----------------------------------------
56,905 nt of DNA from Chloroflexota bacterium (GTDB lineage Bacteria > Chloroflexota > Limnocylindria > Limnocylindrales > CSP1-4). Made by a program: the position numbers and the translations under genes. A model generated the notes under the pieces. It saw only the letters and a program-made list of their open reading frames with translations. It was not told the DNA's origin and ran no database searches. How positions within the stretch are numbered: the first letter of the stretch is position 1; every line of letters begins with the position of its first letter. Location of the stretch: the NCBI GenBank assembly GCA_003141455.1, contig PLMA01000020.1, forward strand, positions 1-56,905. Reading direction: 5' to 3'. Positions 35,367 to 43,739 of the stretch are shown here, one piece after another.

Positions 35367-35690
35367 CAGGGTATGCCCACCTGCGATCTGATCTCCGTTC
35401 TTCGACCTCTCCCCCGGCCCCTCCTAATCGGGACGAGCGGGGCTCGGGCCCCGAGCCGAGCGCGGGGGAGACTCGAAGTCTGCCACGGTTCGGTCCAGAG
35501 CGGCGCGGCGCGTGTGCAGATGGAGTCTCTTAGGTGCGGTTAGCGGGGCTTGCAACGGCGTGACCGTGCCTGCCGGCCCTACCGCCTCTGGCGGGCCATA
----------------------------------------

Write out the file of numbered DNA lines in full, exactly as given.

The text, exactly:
56,905 nt of DNA from Chloroflexota bacterium (GTDB lineage Bacteria > Chloroflexota > Limnocylindria > Limnocylindrales > CSP1-4). Made by a program: the position numbers and the translations under genes. A model generated the notes under the pieces. It saw only the letters and a program-made list of their open reading frames with translations. It was not told the DNA's origin and ran no database searches. How positions within the stretch are numbered: the first letter of the stretch is position 1; every line of letters begins with the position of its first letter. Location of the stretch: the NCBI GenBank assembly GCA_003141455.1, contig PLMA01000020.1, forward strand, positions 1-56,905. Reading direction: 5' to 3'. Positions 35,367 to 43,739 of the stretch are shown here, one piece after another.

Positions 35367-35690
35367 CAGGGTATGCCCACCTGCGATCTGATCTCCGTTC
35401 TTCGACCTCTCCCCCGGCCCCTCCTAATCGGGACGAGCGGGGCTCGGGCCCCGAGCCGAGCGCGGGGGAGACTCGAAGTCTGCCACGGTTCGGTCCAGAG
35501 CGGCGCGGCGCGTGTGCAGATGGAGTCTCTTAGGTGCGGTTAGCGGGGCTTGCAACGGCGTGACCGTGCCTGCCGGCCCTACCGCCTCTGGCGGGCCATA